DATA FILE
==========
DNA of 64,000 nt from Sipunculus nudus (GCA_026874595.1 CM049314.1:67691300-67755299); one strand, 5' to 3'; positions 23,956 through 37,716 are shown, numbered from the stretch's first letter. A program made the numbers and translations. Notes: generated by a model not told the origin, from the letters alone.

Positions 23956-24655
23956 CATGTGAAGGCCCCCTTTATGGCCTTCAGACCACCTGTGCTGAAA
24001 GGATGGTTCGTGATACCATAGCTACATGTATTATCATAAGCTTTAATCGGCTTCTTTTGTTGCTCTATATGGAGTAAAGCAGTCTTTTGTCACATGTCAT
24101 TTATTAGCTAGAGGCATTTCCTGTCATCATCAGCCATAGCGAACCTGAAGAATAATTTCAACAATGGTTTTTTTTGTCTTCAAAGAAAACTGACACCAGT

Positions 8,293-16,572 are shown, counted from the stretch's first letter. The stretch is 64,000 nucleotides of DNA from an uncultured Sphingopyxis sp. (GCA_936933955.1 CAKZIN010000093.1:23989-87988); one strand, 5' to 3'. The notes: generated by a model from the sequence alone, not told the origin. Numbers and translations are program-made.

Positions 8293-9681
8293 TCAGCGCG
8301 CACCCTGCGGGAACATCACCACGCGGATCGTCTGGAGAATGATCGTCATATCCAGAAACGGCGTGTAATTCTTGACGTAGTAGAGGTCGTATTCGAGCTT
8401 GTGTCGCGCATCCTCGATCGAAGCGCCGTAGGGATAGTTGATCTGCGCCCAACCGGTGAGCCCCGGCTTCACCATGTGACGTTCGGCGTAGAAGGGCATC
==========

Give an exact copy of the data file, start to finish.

DNA of 64,000 nt from Sipunculus nudus (GCA_026874595.1 CM049314.1:67691300-67755299); one strand, 5' to 3'; positions 23,956 through 37,716 are shown, numbered from the stretch's first letter. A program made the numbers and translations. Notes: generated by a model not told the origin, from the letters alone.

Positions 23956-24655
23956 CATGTGAAGGCCCCCTTTATGGCCTTCAGACCACCTGTGCTGAAA
24001 GGATGGTTCGTGATACCATAGCTACATGTATTATCATAAGCTTTAATCGGCTTCTTTTGTTGCTCTATATGGAGTAAAGCAGTCTTTTGTCACATGTCAT
24101 TTATTAGCTAGAGGCATTTCCTGTCATCATCAGCCATAGCGAACCTGAAGAATAATTTCAACAATGGTTTTTTTTGTCTTCAAAGAAAACTGACACCAGT

Positions 8,293-16,572 are shown, counted from the stretch's first letter. The stretch is 64,000 nucleotides of DNA from an uncultured Sphingopyxis sp. (GCA_936933955.1 CAKZIN010000093.1:23989-87988); one strand, 5' to 3'. The notes: generated by a model from the sequence alone, not told the origin. Numbers and translations are program-made.

Positions 8293-9681
8293 TCAGCGCG
8301 CACCCTGCGGGAACATCACCACGCGGATCGTCTGGAGAATGATCGTCATATCCAGAAACGGCGTGTAATTCTTGACGTAGTAGAGGTCGTATTCGAGCTT
8401 GTGTCGCGCATCCTCGATCGAAGCGCCGTAGGGATAGTTGATCTGCGCCCAACCGGTGAGCCCCGGCTTCACCATGTGACGTTCGGCGTAGAAGGGCATC